A nursing care plan outlines the nursing care to be provided to a patient. It is a set of actions the nurse will implement to resolve nursing problems identified by assessment. The creation of the plan is an intermediate stage of the nursing process. It guides in the ongoing provision of nursing care and assists in the evaluation of that care.
Characteristics of the nursing care planEdit
- It focuses on actions which are designed to solve or minimize the existing problem.
- It is a product of a deliberate systematic process.
- It relates to the future.
- It is based upon identifiable health and nursing problems.
- Its focus is holistic.
Elements of the planEdit
In the USA, the nursing care plan consists of a NANDA nursing diagnosis with related factors and subjective and objective data that support the diagnosis, nursing outcome classifications with specified outcomes (or goals) to be achieved including deadlines, and nursing intervention classifications with specified interventions.
The nursing processEdit
Care plans are formed using the nursing process. First the nurse collects subjective data and objective data, then organizes the data into a systematic pattern, such as Marjory Gordon's functional health patterns. This step helps identify the areas in which the client needs nursing care. Based on this, the nurse makes a nursing diagnosis. As mentioned above, the full nursing diagnosis also includes the relating factors and the evidence that supports the diagnosis. For example, a nurse may give the following diagnosis to a patient with pneumonia that has difficulty breathing: Ineffective Airway Clearance related to tracheobronchial infection (pneumonia) and excess thick secretions as evidenced by abnormal breath sounds; crackles, wheezes; change in rate and depth of respiration; and effective cough with sputum.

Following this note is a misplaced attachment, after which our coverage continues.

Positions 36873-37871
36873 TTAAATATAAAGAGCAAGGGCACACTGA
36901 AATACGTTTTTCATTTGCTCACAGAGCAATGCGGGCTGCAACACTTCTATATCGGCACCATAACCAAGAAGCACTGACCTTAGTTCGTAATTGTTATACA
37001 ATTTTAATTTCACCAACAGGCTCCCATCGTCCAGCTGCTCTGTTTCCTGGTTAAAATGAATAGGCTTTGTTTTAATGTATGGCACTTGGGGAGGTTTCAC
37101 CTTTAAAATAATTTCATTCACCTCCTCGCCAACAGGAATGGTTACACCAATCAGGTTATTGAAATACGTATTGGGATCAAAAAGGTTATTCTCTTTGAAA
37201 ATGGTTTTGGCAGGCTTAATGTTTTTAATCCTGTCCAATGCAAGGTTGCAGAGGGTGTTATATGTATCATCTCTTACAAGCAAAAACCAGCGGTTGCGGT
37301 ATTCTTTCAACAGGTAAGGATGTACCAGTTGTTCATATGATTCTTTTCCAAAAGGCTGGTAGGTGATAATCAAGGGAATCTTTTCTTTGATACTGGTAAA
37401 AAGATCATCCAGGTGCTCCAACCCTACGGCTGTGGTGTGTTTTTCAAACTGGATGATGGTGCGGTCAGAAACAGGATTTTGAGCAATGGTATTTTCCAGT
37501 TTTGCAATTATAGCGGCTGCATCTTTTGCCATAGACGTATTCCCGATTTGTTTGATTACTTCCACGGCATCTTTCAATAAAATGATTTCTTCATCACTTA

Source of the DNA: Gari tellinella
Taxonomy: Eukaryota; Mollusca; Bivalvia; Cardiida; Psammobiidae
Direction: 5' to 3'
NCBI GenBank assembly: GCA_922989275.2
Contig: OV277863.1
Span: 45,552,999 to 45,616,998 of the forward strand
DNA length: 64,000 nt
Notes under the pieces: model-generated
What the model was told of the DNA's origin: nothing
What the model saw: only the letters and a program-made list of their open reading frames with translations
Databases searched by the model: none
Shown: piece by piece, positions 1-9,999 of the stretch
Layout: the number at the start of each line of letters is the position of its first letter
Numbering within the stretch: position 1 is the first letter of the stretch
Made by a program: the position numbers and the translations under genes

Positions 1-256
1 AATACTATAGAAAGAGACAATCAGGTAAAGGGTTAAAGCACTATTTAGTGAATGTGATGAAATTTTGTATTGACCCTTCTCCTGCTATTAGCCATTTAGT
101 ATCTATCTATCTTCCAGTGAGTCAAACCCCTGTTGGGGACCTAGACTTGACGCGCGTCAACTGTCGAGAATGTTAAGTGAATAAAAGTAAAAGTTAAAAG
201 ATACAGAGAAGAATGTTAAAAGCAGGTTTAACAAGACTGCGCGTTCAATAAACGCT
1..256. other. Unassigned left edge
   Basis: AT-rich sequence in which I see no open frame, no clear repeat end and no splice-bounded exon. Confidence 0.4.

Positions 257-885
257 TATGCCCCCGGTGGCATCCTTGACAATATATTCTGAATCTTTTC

After determining the nursing diagnosis, the nurse must state the expected outcomes, or goals. A common method of formulating the expected outcomes is to reverse the nursing diagnosis, stating what evidence should be present in the absence of the problem. The expected outcomes must also contain a goal date. Following the example above, the expected out come would be: Effective airway clearance as evidenced by normal breath sounds; no crackles or wheezes; respiration rate 14-18/min; and no cough by 01/01/01.
After the goal is set, the nursing interventions must be established. This is the plan of nursing care to be followed to assist the client in recovery. The interventions must be specific, noting how often it is to be performed, so that any nurse or appropriate faculty can read and understand the care plan easily and follow the directions exactly. An example for the patient above would be: Instruct and assist client to TCDB (turn, cough, deep breathe) to assist in loosening and expectoration of mucous every 2 hours.
The evaluation is made on the goal date set. It is stated whether or not the client has met the goal, the evidence of whether or not the goal was met, and if the care plan is to be continued, discontinued or modified. If the care plan is problem-based and the client has recovered, the plan would be discontinued. If the client has not recovered, or if the care plan was written for a chronic illness or ongoing problem, it may be continued. If certain interventions are not helping or other interventions are to be added, the care plan is modified and continued.
There are also care plans written for "at risk" problems, as well as "wellness" care plans. These follow a similar format, only designed to prevent problems from happening and continue or promote healthy behavior.
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